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16 pages, 5246 KiB  
Article
Effects of Coleus amboinicus L. Essential Oil and Ethanolic Extracts on Planktonic Cells and Biofilm Formation of Microsporum canis Isolated from Feline Dermatophytosis
by Arpron Leesombun, Karnchanarat Thanapakdeechaikul, Jiraporn Suwannawiang, Pipada Mukto, Sivapong Sungpradit, Norasuthi Bangphoomi, Tanasak Changbunjong, Orathai Thongjuy, Thekhawet Weluwanarak and Sookruetai Boonmasawai
Antibiotics 2022, 11(12), 1734; https://doi.org/10.3390/antibiotics11121734 - 1 Dec 2022
Cited by 4 | Viewed by 2081
Abstract
Microsporum canis is an important zoonotic fungus that causes dermatophytosis in domestic animals and their owners. Domestic cats are the primary reservoir for M. canis. Antifungal drugs frequently produce adverse effects on the host animal, increasing the demand for novel alternative treatments [...] Read more.
Microsporum canis is an important zoonotic fungus that causes dermatophytosis in domestic animals and their owners. Domestic cats are the primary reservoir for M. canis. Antifungal drugs frequently produce adverse effects on the host animal, increasing the demand for novel alternative treatments derived from nature. We evaluated the antifungal activity of Coleus amboinicus essential oil (CEO) and ethanolic extracts (CEE) against M. canis in planktonic and biofilm growth. Twelve clinical isolates of M. canis were identified in feline dermatophyte samples. Using GC-MS, 18 compounds were identified in CEO, with carvacrol being the major constituent. HPLC analysis of CEE revealed that it contained rosmarinic acid, apigenin, and caffeic acid. The planktonic growth of all M. canis isolates was inhibited by C. amboinicus extracts. The minimum inhibitory concentration at which ≥50% of the isolates were inhibited (MIC50) was 128 µg/mL (32–256 µg/mL) for both CEO and CEE. The MIC90 values of CEO and CEE were 128 and 256 µg/mL, respectively. CEO at MIC (128 µg/mL) and 2× MIC (256 µg/mL) significantly inhibited the biofilm formation of weak, moderate, and strong biofilm-producing M. canis. CEE at 2× MIC (256 µg/mL) significantly inhibited the biofilm formation of all isolates. Overall, C. amboinicus extracts inhibited planktonic growth and exhibited a significant antibiofilm effect against M. canis. Thus, C. amboinicus is a potential source of natural antifungal compounds. Full article
(This article belongs to the Special Issue Antimicrobial and Anti-infective Activity of Natural Products)
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21 pages, 6465 KiB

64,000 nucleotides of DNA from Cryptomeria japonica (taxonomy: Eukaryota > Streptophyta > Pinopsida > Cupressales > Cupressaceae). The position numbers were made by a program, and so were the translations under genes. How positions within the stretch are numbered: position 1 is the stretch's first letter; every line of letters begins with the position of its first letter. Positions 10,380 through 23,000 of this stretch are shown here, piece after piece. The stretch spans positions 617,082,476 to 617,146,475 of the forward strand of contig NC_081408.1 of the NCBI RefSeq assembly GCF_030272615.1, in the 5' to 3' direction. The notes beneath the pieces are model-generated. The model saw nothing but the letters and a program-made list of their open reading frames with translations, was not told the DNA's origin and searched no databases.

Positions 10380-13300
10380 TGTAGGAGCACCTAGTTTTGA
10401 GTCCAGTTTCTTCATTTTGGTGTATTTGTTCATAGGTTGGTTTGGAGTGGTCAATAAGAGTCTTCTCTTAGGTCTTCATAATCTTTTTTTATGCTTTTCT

Article
Phytochemical Profile of the Ethanol Extract of Malvaviscus arboreus Red Flower and Investigation of the Antioxidant, Antimicrobial, and Cytotoxic Activities
by Hanaa S. S. Gazwi, Nagwa A. Shoeib, Magda E. Mahmoud, Osama I. A. Soltan, Moaz M. Hamed and Amany E. Ragab
Antibiotics 2022, 11(11), 1652; https://doi.org/10.3390/antibiotics11111652 - 18 Nov 2022
Cited by 14 | Viewed by 2319
Abstract
Flowers are rich sources of bioactive antimicrobial, antioxidant, and anticancer components. This study aimed to determine the constituents of the ethanol extract of Malvaviscus arboreus red flower (ERF) by GC-MS analysis and HPLC identification of phenolic compounds and flavonoids, in addition to the 1 [...] Read more.
Flowers are rich sources of bioactive antimicrobial, antioxidant, and anticancer components. This study aimed to determine the constituents of the ethanol extract of Malvaviscus arboreus red flower (ERF) by GC-MS analysis and HPLC identification of phenolic compounds and flavonoids, in addition to the 1HNMR fingerprint. The antimicrobial, antioxidant, and cytotoxic activities of the ERF were investigated. The GC-MS analysis revealed twenty-one components, while HPLC analysis revealed the presence of phenolic and flavonoid compounds. The ERF showed antifungal and antibacterial activity. The highest antibacterial activity was found against Vibrio damsela where a time-kill assay revealed a decline in the amount of viable V. damsela. For fungi, the highest activity was observed against Aspergillus terreus. Using the SRB test on HepG2, the anti-proliferative efficacy of the ERF was evaluated. Cell cycle analysis was utilized to determine autophagic cell death. The ERF prevented the proliferation of the HepG2 cell line with an IC50 of 67.182 µg/µL. The extract primarily promoted apoptosis in HepG2 cells by accumulating hypodiploid cells in the sub-G0/G1 phase, increased caspase 3/7 activity, and caused considerable autophagic cell death in apoptosis-deficient cells. Finally, the observed elevation of cancer cell death indicated that ERF had substantial anticancer potential against HepG2 cells. Full article